Alaska Reference Database

The Alaska Reference Database originated as the standalone Alaska Fire Effects Reference Database, a ProCite reference database maintained by former BLM-Alaska Fire Service Fire Ecologist Randi Jandt. It was expanded under a Joint Fire Science Program grant for the FIREHouse project (The Northwest and Alaska Fire Research Clearinghouse). It is now maintained by the Alaska Fire Science Consortium and FRAMES, and is hosted through the FRAMES Resource Catalog. The database provides a listing of fire research publications relevant to Alaska and a venue for sharing unpublished agency reports and works in progress that are not normally found in the published literature.

 

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Analyses of bulk petrographic data indicate that during the Late Paleozoic wildfires were more prevalent than at present. We propose that the development of fire systems through this interval was controlled predominantly by the elevated atmospheric...

Person: Glasspool, Scott, Waltham, Pronina, Shao
Year: 2015
Resource Group: Document
Source: FRAMES

Fires impact atmospheric composition through their emissions, which range from long-lived gases to short-lived gases and aerosols. Effects are typically larger in the tropics and boreal regions but can also be substantial in highly populated areas in...

Person: Voulgarakis, Field
Year: 2015
Resource Group: Document
Source: FRAMES

We examined the effects of fire disturbance on permafrost degradation and thaw settlement across a series of wildfires (from ~1930 to 2010) in the forested areas of collapse‐scar bog complexes in the Tanana Flats lowland of interior Alaska. Field...

Person: Brown, Jorgenson, Douglas, Romanovsky, Kielland, Hiemstra, Euskirchen, Ruess
Year: 2015
Resource Group: Document
Source: FRAMES

From the text ... 'Smoke can be transported hundreds of miles downwind by prevailing winds or convective winds generated by fires themselves with concentrations sufficient to make it the most significant source of air pollution over large areas....

Person: Val Martin, Pierce, Heald
Year: 2015
Resource Group: Document
Source: TTRS

The southwestern region of the Yukon Territory of Canada has experienced an unprecedented spruce bark beetle outbreak (Dendroctonus rufipennis) and an increase in the frequency of forest fires that extend beyond historical trends and that have caused...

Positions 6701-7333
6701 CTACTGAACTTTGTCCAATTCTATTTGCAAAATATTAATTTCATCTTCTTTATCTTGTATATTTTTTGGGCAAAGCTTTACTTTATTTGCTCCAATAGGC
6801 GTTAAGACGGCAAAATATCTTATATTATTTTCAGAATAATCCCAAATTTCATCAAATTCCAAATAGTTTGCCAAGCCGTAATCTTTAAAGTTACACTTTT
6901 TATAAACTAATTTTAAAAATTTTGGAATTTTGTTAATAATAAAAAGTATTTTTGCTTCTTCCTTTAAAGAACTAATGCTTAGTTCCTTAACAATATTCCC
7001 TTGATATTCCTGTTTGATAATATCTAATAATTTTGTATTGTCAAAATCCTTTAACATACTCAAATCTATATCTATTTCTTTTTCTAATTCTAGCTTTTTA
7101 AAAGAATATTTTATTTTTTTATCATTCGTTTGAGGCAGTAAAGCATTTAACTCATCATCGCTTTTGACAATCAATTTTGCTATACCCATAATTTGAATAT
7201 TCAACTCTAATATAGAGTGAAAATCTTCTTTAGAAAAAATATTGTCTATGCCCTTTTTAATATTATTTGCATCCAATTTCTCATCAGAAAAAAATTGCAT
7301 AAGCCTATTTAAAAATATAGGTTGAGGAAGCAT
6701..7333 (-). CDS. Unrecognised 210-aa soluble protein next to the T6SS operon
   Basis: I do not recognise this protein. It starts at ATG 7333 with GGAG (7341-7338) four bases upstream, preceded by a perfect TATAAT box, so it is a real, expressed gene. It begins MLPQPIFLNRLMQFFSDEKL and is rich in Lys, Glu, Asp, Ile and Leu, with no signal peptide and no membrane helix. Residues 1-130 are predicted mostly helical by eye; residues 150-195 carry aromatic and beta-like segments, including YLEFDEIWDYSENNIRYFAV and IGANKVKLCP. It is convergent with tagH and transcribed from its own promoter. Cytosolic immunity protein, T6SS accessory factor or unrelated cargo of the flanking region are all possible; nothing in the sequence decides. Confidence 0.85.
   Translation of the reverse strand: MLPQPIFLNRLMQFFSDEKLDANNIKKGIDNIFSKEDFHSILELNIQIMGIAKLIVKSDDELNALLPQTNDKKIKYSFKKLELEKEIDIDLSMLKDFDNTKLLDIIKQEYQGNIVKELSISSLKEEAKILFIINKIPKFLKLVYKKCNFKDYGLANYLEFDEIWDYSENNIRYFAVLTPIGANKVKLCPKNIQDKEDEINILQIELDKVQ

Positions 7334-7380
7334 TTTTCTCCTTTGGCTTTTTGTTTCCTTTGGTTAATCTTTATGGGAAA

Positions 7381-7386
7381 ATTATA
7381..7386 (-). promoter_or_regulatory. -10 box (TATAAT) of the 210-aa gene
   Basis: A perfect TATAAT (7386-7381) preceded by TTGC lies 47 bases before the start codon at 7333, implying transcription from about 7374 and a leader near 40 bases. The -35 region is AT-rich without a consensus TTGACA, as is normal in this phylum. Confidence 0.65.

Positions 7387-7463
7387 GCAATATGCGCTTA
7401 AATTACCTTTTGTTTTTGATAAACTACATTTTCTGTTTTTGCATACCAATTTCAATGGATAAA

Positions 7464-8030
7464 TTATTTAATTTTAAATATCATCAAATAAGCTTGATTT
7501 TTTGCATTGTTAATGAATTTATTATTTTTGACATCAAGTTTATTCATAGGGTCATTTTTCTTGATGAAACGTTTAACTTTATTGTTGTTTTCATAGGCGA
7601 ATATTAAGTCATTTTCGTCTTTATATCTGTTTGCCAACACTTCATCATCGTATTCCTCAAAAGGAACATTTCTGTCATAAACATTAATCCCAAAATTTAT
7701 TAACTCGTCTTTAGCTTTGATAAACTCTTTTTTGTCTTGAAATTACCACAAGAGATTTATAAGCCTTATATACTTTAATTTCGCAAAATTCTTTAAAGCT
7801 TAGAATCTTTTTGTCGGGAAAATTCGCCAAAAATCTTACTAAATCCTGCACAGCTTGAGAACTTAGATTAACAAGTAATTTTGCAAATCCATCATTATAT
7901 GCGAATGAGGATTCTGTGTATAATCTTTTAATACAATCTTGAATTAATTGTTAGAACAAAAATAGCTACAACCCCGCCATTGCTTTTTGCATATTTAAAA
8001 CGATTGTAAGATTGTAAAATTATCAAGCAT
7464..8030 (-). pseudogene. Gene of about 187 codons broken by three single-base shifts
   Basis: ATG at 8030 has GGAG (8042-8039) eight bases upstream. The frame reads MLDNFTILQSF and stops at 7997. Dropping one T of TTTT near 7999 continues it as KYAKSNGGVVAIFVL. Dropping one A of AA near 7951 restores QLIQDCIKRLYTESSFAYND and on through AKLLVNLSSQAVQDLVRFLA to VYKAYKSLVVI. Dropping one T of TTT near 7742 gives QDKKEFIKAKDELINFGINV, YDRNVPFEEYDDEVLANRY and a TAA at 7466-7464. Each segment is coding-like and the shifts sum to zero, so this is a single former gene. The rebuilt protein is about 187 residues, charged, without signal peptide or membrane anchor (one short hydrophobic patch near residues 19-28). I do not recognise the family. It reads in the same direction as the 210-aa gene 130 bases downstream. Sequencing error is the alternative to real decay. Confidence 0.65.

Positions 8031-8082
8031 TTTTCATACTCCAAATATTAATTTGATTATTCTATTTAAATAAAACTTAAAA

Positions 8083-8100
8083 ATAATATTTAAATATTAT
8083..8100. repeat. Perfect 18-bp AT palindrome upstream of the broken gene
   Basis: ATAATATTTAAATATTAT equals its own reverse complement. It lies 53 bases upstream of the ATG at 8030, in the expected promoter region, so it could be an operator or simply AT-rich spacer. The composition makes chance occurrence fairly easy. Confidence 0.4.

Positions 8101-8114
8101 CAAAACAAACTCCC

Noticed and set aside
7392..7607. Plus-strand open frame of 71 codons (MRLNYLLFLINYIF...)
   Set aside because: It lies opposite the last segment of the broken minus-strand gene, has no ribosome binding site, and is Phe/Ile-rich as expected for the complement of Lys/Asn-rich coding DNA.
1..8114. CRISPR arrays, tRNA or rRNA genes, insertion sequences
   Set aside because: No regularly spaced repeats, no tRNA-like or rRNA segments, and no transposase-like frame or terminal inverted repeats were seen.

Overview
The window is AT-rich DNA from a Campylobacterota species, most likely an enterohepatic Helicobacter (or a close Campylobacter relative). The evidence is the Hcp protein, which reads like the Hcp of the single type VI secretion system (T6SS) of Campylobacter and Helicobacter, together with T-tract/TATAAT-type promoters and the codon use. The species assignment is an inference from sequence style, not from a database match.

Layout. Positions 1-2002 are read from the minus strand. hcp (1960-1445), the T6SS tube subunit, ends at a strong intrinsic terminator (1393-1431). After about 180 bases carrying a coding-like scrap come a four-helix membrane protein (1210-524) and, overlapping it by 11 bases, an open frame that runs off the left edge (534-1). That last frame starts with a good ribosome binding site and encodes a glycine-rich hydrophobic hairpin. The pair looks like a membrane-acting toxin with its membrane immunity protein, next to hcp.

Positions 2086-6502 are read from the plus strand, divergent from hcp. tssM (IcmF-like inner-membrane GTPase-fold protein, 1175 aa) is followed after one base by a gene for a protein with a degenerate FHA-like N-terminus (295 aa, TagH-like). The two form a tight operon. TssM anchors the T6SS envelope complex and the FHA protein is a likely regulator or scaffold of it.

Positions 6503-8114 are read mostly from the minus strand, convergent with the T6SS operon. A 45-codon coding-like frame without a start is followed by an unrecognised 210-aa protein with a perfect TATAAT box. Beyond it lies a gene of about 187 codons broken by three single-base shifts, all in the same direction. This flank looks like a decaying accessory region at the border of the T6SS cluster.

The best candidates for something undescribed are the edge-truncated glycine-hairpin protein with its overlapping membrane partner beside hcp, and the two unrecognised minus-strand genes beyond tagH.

Person: Paudel, Nitschke, Simard, Innes
Year: 2015
Resource Group: Document
Source: TTRS

In the Alaskan Arctic, rapid climate change is increasing the frequency of disturbance including wildfire and permafrost collapse. These pulse disturbances may influence the delivery of dissolved organic carbon (DOC) to aquatic ecosystems, however the...

Person: Larouche, Abbott, Bowden, Jones
Year: 2015
Resource Group: Document
Source: TTRS

We examined the effects of fire disturbance on permafrost degradation and thaw settlement across a series of wildfires (from similar to 1930 to 2010) in the forested areas of collapse-scar bog complexes in the Tanana Flats lowland of interior Alaska....

Person: Brown, Jorgenson, Douglas, Romanovsky, Kielland, Hiemstra, Euskirchen, Ruess
Year: 2015
Resource Group: Document
Source: TTRS

From the text ... 'The trees of the boreal, after all, are used to fire. The dominant species in Alaska and much of Canada, black spruce, maintains an aerial storehouse of seeds, locked in cones that form a distinctive tuft at the treetop. When a...

Person: Appenzeller
Year: 2015
Resource Group: Document
Source: TTRS

The albedo change caused by fires and the subsequent succession is spatially heterogeneous, leading to the need to assess the spatiotemporal variation of surface shortwave forcing (SSF) as a component to quantify the climate impacts of high-latitude...

Person: Huang, Dahal, Liu, Jin, Young, Li, Liu
Year: 2015
Resource Group: Document
Source: TTRS

[no description entered]

Person: Jones, Johnston
Year: 1968
Resource Group: Document
Source: TTRS